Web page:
Official Forum for Programming in Objective-C (the iPhone Programming Language) - Stephen Kochan
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Author Topic: format specifiers for NSLog  (Read 1716 times)
todrico
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« on: February 20, 2013, 01:13:07 PM »

I have several years experience in C.  Now I feel I need to progress to OOP and try my hand at creating apps.  I really like your book.  You explain objects, classes, etc. very clearly. That helps an old dog like me to learn a new trick.  One thing I cannot find in your book is a list of format specifiers similar to those used for "printf" in C - %c, %i, %e, %f, %s, etc. If there is a list in your book please direct me to that page.  So far the only format specifiers I have seen are %i and %@.
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todrico
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« Reply #1 on: February 20, 2013, 03:35:02 PM »

I found a data listing on pages 54 - 55, 4th Ed, which covers several NSLog data type formats. It would be nice to have a table which would list all data format types for NSLog including %@. Maybe next edition.  Undecided
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afterDark
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« Reply #2 on: February 20, 2013, 04:07:13 PM »

As I progressed through the book, I found it is not really designed as a reference book. Not filled with complete tables with things like format specifiers nicely laid out, for later reference. I am not the writer either, so I cannot talk for Steven Kochan, but I guess since XCode and Objective-C are a moving target, it is maybe even not feasible to keep up with everything.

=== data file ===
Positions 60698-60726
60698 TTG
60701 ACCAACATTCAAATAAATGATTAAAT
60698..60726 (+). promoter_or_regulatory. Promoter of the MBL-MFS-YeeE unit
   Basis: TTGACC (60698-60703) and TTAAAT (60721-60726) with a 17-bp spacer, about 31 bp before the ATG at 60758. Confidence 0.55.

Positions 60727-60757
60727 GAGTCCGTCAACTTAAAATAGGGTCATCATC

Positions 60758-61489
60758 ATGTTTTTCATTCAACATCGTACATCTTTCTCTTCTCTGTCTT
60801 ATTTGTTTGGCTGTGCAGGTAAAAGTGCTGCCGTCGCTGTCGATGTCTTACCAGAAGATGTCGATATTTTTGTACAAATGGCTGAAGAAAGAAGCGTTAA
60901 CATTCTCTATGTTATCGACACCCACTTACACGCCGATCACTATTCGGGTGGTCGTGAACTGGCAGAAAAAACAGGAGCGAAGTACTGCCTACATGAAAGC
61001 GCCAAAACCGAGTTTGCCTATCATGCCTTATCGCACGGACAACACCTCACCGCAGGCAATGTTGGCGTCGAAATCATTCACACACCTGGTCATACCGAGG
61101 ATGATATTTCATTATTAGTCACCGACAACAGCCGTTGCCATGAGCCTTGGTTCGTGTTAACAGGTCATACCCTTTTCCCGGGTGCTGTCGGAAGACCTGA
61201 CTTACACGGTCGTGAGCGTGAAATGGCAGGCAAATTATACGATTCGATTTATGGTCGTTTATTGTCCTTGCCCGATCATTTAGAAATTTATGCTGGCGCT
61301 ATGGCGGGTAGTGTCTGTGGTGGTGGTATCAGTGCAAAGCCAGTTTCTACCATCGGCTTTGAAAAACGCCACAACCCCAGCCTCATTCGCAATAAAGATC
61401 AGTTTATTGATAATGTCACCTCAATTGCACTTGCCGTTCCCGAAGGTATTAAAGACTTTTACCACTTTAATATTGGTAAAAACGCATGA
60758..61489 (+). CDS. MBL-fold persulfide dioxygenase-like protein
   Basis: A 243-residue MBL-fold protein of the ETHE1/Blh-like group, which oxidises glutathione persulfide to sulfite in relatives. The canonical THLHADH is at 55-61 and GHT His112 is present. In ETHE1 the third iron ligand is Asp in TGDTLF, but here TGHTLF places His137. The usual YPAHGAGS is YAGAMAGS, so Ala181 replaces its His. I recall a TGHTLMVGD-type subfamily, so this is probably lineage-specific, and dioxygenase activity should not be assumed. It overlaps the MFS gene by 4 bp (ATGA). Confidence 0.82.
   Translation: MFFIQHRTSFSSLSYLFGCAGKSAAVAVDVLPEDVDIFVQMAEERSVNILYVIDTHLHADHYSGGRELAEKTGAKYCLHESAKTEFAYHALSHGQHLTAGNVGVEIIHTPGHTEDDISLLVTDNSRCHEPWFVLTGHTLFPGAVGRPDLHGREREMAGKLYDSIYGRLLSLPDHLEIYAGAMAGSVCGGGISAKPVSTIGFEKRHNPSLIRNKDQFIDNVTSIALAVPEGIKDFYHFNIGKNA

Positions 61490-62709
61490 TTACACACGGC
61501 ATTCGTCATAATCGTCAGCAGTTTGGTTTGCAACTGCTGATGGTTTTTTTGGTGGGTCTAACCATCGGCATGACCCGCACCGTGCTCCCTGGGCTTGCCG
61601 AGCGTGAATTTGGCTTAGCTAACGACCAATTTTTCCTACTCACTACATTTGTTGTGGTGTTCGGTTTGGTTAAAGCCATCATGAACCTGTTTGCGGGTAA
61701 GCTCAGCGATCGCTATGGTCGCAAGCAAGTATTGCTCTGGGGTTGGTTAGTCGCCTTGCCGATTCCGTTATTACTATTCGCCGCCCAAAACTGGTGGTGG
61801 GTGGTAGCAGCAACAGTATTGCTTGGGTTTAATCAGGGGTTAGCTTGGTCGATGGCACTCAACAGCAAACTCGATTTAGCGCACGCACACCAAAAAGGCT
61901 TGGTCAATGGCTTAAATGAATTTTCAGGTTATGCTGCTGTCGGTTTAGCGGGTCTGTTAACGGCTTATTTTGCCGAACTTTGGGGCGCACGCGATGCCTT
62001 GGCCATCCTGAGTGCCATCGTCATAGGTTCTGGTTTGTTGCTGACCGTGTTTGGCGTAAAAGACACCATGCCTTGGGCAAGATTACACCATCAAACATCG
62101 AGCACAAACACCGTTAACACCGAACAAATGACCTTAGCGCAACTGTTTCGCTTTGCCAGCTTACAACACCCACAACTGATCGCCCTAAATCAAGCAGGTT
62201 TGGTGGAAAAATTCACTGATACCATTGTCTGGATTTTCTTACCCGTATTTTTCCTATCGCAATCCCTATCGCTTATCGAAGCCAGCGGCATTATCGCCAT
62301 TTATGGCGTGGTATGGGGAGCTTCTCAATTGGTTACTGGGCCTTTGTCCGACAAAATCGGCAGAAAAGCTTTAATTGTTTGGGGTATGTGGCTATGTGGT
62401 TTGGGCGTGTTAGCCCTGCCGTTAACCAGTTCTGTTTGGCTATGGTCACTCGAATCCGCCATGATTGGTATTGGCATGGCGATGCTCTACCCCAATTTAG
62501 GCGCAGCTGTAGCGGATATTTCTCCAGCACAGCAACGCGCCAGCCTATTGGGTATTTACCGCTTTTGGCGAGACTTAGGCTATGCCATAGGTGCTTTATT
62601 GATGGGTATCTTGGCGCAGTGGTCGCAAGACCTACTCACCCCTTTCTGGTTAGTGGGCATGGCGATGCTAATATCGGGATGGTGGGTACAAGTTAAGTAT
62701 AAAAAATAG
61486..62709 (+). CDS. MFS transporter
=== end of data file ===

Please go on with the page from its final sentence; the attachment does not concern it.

Although something like format specifiers is probably not going to change much.

Anyway. It is a very good idea to learn your way in the documentation provided by Apple. It is generally well written and has tons of info. In case you haven't tried it: Within XCode, choose Window - Organizer - Documentation. In the left panel you can search after clicking on the magnifying glass (for instance for format specifier, I found some nice lists there). Anything that you feel you need to go back to later, (format specifiers is a good candidate for that) can be bookmarked by choosing Editor - Add Bookmark.
All your documentation bookmarks are visible by changing from magnifying glass to open book above the left panel.

It is maybe a confusing explanation in words without being able to show it. I hope it helps!
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I am just an amateur with Objective-C, don't let the moderator label fool you. Working my way through the book slowly.
todrico
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« Reply #3 on: February 21, 2013, 01:54:02 PM »

Thanks for the tip.  I will definitely try it.  My frustration was with the book's index. Since the % was related to format data using NSLog in chapter 3, the index only had one example listed on page 24 using %i. But a larger list of % characters used by NSLog are listed on page 55 under "Basic Data Types" which was not listed in the index under NSLog.
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